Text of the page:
If you are a complete troglodyte when it comes to wine, then this is for you. We’ve all overheard an order for ‘Peanut Gregory’ and sniggered a little laugh to ourselves, or nodded and said, ‘I’ll have the same’. Some of us know a little more and inquire as to the country of origin, aware that New Zealand, namely Malbourough is a safe bet for a good Sauvignon Blanc, or Argentina for a smooth and silky Malbec. Whatever your level of Knowledge the one thing we can all agree on is that we know what we like. Whether you know a little, or nothing at all, Suburbia Online has put together a basic introduction for beginners as the perfect initiation into the wonderful world of wine. Learn how to pronounce, describe and pair your favourite wines with food.
- Wine is made from grapes. Grapes are grown on vines(a type of small tree) in vineyards(fields full of Vines) in mainly warm, but sometimes cooler climates. Climate has an affect on the grapes and consequentially the taste of the wine.
- Grapes similar to berries have different names, as there are many different types of grapes.
- When ordering wine, people usually ask for their wine of choice by the grape’s name and not by the name of the company on the specific bottle.
Example: “Do you have a Merlot?” or “Do you have a Sauvignon Blanc?”
Wine is identified by the particular grape which made it. Note: Rioja is a famous region in Spain known for cultivating great Tempranillo grapes. Rioja is pronounced (RIO-KA)
Note: People might refer to Old World Wines and New World Wines.
- Old World Wine is wine from Europe- where wine originated.
- New World Wine is wine from USA, OZ, South America/Africa
- Red grapes make red wine and rose.
- White grapes make white wine, sparkling, Cava, Prosecco & Champagne.
Note: Prosecco, Cava and Champagne are basically sparkling wines (wine with bubbles/fizz)
- Prosecco is a village in Italy and also the name of a grape which is also known as Glera that became particularly famous for good sparkling wine- Spumante, or semi sparkling Frizante. For a sparkling wine to be called prosecco, it must be from one of the nine provinces known for prosecco production in Italy only.
- Champagne is an area in France that became particularly famous for good sparkling wine.
- Cava is a grape from Spain- usually cultivated from the Catalonia region. Yes, you guessed it, Catalonia became particularly famous for good sparkling wine which people would call Cava.
Note: Some grapes are mixed together. These mixtures create wine that can be referred to as blends. Certain grapes are well known and accepted to blend very well together.
Example: One very common blend is the grape Merlot mixed with the grape Cabernet Sauvignon.
- There are common grapes, that most people are familiar with, such as, the grape merlot, malbec, carbernet Sauvignon and Tempranillo for red wine and Sauvignon Blanc, Pinot Grigio, and Chardonnay for white wine. Some Grapes are common, or associated with specific countries, such as Tempranillo & Spain(Rioja is the region), Malbec & Argentine. Note: This doesn’t mean that grape is only grown there. Example: Malbec originated in France and is grown there and in other countries too.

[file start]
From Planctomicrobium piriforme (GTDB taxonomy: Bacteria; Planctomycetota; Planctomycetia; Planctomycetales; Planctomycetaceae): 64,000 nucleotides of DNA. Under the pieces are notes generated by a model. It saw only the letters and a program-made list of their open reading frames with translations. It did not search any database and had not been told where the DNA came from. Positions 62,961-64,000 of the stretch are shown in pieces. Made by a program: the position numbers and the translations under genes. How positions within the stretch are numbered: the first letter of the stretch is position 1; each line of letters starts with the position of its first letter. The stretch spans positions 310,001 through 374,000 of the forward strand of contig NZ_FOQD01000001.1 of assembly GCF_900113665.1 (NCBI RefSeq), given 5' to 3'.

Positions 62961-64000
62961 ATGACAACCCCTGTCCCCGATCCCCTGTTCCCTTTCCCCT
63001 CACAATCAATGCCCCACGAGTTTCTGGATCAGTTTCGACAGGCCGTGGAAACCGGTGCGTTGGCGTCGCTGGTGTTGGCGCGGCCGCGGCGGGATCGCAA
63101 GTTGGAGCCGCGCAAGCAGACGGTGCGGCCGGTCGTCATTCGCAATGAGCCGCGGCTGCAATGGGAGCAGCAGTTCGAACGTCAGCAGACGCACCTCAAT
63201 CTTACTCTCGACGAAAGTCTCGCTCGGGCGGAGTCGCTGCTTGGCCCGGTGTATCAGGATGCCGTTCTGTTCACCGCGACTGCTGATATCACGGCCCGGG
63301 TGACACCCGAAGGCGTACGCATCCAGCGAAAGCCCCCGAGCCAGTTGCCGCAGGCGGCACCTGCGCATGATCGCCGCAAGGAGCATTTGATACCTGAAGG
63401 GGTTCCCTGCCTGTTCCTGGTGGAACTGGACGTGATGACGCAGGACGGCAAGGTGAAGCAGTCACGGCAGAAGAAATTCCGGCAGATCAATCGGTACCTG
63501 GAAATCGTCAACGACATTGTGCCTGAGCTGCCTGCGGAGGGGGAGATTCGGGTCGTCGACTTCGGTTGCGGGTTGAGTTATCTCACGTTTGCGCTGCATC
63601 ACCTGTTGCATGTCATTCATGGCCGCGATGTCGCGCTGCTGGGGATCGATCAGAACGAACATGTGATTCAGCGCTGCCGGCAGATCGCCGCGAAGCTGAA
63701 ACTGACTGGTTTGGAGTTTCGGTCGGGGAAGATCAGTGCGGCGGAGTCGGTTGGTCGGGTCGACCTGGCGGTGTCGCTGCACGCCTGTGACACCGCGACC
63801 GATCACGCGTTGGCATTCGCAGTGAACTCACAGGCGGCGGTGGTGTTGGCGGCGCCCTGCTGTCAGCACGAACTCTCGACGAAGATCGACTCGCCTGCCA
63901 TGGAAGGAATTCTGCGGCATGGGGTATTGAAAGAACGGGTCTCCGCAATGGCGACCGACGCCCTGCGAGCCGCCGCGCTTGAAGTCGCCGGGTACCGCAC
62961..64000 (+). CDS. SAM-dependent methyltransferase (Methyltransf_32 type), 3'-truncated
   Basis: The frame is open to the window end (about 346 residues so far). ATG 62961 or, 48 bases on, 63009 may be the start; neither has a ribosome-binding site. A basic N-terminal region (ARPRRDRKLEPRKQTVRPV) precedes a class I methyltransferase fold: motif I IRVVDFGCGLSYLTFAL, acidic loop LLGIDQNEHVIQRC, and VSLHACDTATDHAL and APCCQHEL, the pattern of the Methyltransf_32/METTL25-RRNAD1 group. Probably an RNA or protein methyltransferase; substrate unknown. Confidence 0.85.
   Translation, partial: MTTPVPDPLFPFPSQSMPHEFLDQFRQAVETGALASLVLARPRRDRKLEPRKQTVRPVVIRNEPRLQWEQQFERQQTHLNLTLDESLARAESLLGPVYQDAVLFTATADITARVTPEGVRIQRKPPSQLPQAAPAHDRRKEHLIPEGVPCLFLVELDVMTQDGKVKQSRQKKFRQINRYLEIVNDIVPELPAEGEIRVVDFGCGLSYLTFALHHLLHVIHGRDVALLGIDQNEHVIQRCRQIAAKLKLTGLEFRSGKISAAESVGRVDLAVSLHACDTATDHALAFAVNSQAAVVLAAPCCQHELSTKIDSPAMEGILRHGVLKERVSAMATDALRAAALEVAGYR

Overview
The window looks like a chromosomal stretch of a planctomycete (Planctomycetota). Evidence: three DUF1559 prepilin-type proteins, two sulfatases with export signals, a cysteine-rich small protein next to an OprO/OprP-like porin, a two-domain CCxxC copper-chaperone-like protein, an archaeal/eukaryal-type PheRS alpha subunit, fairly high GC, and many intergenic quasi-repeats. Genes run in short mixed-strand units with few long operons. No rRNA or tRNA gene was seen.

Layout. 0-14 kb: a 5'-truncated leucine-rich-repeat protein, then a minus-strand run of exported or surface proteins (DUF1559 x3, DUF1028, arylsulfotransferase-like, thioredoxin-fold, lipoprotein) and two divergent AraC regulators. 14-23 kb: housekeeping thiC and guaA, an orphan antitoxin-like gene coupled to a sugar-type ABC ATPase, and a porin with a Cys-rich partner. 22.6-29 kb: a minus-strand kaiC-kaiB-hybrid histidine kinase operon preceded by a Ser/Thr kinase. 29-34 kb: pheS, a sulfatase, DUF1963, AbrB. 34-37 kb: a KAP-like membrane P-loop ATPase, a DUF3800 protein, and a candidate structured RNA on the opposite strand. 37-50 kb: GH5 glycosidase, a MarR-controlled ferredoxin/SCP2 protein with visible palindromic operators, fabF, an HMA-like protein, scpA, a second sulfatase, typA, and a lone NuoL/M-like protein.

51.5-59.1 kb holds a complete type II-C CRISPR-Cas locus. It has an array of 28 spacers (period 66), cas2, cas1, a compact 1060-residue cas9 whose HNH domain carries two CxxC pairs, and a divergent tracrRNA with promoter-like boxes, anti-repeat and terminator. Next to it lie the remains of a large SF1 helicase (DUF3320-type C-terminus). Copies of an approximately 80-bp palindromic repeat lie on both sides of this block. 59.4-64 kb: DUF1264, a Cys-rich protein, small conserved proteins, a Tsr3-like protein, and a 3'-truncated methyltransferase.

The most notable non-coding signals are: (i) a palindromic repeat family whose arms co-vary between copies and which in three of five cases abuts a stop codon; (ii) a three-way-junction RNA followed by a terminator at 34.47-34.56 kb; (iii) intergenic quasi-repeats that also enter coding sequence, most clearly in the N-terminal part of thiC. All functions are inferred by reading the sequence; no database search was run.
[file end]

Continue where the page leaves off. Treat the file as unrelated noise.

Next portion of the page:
- Different grapes make wine taste differently. Even the same grapes can taste different when made into wine, if they are grown in different countries, or even different areas of the same country.
- There are too many factors, reasons and influences that causes wine to taste the way it does, but there are a few well known and accepted influences that have a major effect on how wine tastes.
The flavour of wine is effected by:
- The type of grape. Remember grapes differ just the same as berries differ. A blueberry tastes different to a raspberry. A Merlot grape will taste differently to a Malbec grape.
- The Climate will have a big effect on the grape. A grape grown in a hot climate will taste different to the same grape type grown in a cooler climate. Note: Generally grapes grown in hot climates taste fruitier and sweeter with higher alcohol (Example: A Tempranillo grape from Spain) and grapes grown in cooler climates will be more simple and elegant.
- The soil that the vines are grown in will effect the taste of the grapes too.
- The age of the Vine and the age of the bottled wine affects the wine taste too. Note: Some grape types age better than others.
- The oak from barrels that are sometimes used to store wine can have an effect on the taste too.
- The winemakers method in producing the wine can have an effect on the taste of the wine. Remember wine makers could mix grapes to create a blend, that would effect the taste.
Image above of a wine maker at his vineyard in Montalcino introducing a group of beginners to wine
- Round A wine that is well round has a good sense of body and is not overly tannic.(Merlot is mixed with Cab Sav to make it a more round wine as Cab Sav has a lot of Tannins)
- Soft Also describes a wine that is not too tannic
- Notes refers to the individual Flavours and Smells/Aroma of wines
- Tannin (Phenolic compounds that exist in most plants; in grapes, tannins are found primarily in the skins and pits; tannins are astringent and Harsh and provide structure to a wine )
- Full-bodied– (The impression of weight on the palate, light, medium, full-bodied)